Most Expensive Coins

Top 10 Most Valuable Ancient Coins Ever Minted

Top 10 Most Valuable Ancient Coins Ever Minted

In all aspects of design, value, and quality, ancient coins are the best.

The historical importance associated with these ten ancient coins originates from a variety of variables that include important events in the growth of Western civilization. Others, which haven’t been seen in numismatics for more than 2,000 years, are the highest points of innovative and technological advances achievement. And yet others are so rare that there are currently only a few that remain. Get out more about the choice criteria that each of these historic coins achieved by read more.

Top 10 Most Valuable Ancient Coins Ever Minted

1. The Brutus “Eid Mar” Denarius, 42 BC

Brutus’ EID MAR coins are among the most important pieces of ancient Roman coin since they are the only ones to explicitly commemorate a murder. An EID MAR Silver Denarius certified NGC Ancients XF, 4/5 Strike, and 3/5 Surface with a mention of bankers’ marks (lot 33047) with an estimated value of $400,000 to $500,000 will be auctioned in the August Heritage sale. We understand of just over 100 of these extremely rare and popular examples.

The classic EID MAR design honors the killing of Julius Caesar by including two daggers and a liberty cap on the opposite side. The famous murder that happened on March 15, 44 B.C., influenced every aspect of Western history. While leaving Rome, Brutus organized an army with fellow assassin Cassius to fight against Octavian and Marc Antony, Caesar’s heirs.

2. The Athens Decadrachm, 460-430 BC

There are major differences in the design, value, and quality of ancient Greek and Roman coins. A famous ancient currency that was struck amid conflict is the Athens Decadrachm.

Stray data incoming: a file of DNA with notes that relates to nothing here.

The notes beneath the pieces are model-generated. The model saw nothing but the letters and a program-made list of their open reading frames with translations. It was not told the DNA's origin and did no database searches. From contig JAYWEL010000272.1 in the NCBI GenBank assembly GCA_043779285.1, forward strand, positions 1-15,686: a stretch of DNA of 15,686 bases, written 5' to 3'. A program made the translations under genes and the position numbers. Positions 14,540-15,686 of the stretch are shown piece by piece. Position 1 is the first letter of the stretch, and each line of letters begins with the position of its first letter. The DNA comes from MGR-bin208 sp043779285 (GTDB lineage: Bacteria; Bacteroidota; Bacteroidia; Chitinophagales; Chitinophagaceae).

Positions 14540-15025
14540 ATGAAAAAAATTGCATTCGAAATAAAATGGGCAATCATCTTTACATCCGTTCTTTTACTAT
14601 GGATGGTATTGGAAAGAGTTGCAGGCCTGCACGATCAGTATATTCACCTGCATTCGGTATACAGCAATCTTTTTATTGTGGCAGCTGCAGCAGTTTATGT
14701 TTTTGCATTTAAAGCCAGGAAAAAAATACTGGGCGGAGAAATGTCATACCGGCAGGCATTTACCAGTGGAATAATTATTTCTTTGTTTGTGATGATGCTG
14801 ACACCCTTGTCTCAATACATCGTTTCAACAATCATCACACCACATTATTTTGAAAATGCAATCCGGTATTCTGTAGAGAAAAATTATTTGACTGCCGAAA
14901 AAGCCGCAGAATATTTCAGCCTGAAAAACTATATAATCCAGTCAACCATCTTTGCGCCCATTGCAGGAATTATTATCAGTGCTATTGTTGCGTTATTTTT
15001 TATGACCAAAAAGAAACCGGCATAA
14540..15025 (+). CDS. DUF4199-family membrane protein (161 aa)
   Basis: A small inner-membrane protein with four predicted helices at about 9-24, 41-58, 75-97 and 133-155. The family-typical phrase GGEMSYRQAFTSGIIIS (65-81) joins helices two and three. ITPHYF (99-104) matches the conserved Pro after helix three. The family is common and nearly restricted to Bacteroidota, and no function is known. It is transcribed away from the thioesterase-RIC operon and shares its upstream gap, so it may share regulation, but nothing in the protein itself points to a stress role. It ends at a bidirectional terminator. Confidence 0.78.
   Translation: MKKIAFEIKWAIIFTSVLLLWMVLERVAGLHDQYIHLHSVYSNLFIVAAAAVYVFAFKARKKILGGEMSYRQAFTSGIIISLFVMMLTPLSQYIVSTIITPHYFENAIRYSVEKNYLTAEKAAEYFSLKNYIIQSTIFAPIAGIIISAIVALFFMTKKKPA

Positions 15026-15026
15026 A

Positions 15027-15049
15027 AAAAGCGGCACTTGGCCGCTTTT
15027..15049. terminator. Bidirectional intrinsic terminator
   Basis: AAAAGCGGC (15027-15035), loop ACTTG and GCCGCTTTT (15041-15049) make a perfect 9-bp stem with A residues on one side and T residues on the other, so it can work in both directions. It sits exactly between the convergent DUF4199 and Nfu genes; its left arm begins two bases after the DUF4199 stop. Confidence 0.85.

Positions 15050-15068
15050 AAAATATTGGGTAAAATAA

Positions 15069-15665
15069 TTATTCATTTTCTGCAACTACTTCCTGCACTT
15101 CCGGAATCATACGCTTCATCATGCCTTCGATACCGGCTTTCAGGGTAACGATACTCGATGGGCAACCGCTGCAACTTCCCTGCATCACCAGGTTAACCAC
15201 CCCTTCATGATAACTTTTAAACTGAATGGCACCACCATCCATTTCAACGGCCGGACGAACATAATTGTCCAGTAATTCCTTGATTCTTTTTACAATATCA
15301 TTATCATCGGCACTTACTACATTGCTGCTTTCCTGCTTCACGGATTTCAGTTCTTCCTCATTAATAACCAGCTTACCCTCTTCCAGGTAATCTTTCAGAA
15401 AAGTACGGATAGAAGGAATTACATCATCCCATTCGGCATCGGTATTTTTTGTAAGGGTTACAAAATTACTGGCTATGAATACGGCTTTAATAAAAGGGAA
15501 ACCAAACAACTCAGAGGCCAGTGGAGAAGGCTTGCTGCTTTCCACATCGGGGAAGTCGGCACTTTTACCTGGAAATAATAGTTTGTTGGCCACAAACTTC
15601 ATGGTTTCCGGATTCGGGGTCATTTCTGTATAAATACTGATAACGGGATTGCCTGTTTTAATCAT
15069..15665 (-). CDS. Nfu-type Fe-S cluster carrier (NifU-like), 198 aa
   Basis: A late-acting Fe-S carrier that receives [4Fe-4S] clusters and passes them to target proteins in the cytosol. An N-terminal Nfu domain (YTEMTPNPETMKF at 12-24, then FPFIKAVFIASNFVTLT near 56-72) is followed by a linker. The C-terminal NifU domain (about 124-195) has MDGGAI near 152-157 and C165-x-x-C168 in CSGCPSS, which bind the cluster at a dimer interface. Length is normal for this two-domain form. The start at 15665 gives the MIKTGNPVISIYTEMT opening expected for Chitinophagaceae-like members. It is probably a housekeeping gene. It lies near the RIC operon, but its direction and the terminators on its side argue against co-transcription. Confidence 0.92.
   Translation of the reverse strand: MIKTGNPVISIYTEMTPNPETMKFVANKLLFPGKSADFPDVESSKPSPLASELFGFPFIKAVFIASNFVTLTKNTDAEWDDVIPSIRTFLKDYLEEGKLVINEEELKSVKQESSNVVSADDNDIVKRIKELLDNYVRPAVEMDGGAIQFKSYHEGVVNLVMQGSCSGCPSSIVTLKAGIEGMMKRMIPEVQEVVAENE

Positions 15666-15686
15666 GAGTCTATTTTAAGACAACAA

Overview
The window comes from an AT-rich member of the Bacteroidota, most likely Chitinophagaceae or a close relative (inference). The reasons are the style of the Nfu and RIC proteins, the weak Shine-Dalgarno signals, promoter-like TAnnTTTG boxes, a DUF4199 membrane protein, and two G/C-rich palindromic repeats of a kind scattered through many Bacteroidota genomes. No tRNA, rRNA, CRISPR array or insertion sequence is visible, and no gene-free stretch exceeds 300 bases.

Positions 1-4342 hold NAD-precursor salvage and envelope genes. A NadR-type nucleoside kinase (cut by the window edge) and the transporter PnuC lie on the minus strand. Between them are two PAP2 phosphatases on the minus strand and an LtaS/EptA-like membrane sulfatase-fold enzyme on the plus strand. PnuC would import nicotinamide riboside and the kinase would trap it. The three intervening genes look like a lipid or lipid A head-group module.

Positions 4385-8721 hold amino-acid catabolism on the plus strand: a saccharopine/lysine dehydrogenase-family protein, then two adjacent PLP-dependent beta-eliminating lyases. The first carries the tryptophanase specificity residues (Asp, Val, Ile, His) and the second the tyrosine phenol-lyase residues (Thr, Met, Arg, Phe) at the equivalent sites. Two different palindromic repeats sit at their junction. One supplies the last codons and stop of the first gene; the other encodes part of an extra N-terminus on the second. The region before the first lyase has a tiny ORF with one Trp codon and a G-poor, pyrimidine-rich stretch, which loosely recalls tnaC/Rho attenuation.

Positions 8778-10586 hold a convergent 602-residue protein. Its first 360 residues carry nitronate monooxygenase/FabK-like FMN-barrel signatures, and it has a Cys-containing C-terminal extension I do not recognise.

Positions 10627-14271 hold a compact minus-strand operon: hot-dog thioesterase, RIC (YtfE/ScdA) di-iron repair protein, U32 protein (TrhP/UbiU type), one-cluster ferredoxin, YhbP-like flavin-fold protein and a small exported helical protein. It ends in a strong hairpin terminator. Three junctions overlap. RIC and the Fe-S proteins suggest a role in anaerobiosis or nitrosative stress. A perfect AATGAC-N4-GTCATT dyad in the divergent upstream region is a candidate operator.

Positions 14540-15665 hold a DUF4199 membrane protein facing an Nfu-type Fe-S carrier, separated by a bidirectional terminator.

Over the previous 40 years or so, the Greeks had battled off Persian army invasions. The famous Battles of Thermopylae, Marathon, and Plataea were among the important battles. To liberate other Greek cities that were still controlled by the Persians, Athens developed an alliance with free Greeks. Sometime around 469 and 465 BC, they won.

The victory with the Persians was celebrated with the generating of the Athenian Decadrachm. Athena, the city goddess of Athens, can be seen on the front. The side features an owl, representing Athena’s symbol. This coin’s silver most likely came from silver mines that were located outside of Athens.

Because of its high value, only the wealthy could afford to use the coin. During Pericles’ reign, the coin was removed from circulation and most of the Athenians did not see it.

3. The Decadrachms Of Syracuse, 400-390 BC

Of all the ancient coins, the Syracuse dekadrachm was one of the most beautiful. Since nearly two thousand years ago, coin lovers have been fascinated with its beautiful design, which was developed by Kimon and Euinatos, among other masters. How did the handiwork-only Greeks achieve such heights of beauty?

Theodore Roosevelt, an attractive American president, was among those attracted to coins like this. It is often recognized that Roosevelt was a politician and reformist. His role in contributing to the reform of American money is less well-known. The President became enraged when he compared modern American coins to ancient beauties like this dekadrachm. He questioned why its banal gold and silver money was allowed by the strong, developing nation he led. 

Why come American currency couldn’t be more creative? How come it couldn’t be as beautiful as old coins? How come it couldn’t have dramatic relief, and allow everyone to see every aspect of its design? Roosevelt put his plan into action by hiring sculptor Augustus Saint-Gaudens to design the 1907 twenty-dollar gold piece, which is recognized by many as the most beautiful American currency ever designed.

4. The Akragas Decadrachm, 411 BC

The Akragas Decadrachm is one of the rarest ancient coins issued during the 5th century on the island of Sicily. These were a few of the first cities in the world to begin minting silver coins.

The coin was issued likely to celebrate the winner of an Olympic chariot race in 411 BC. The front is the sun god Helio traveling in his chariot.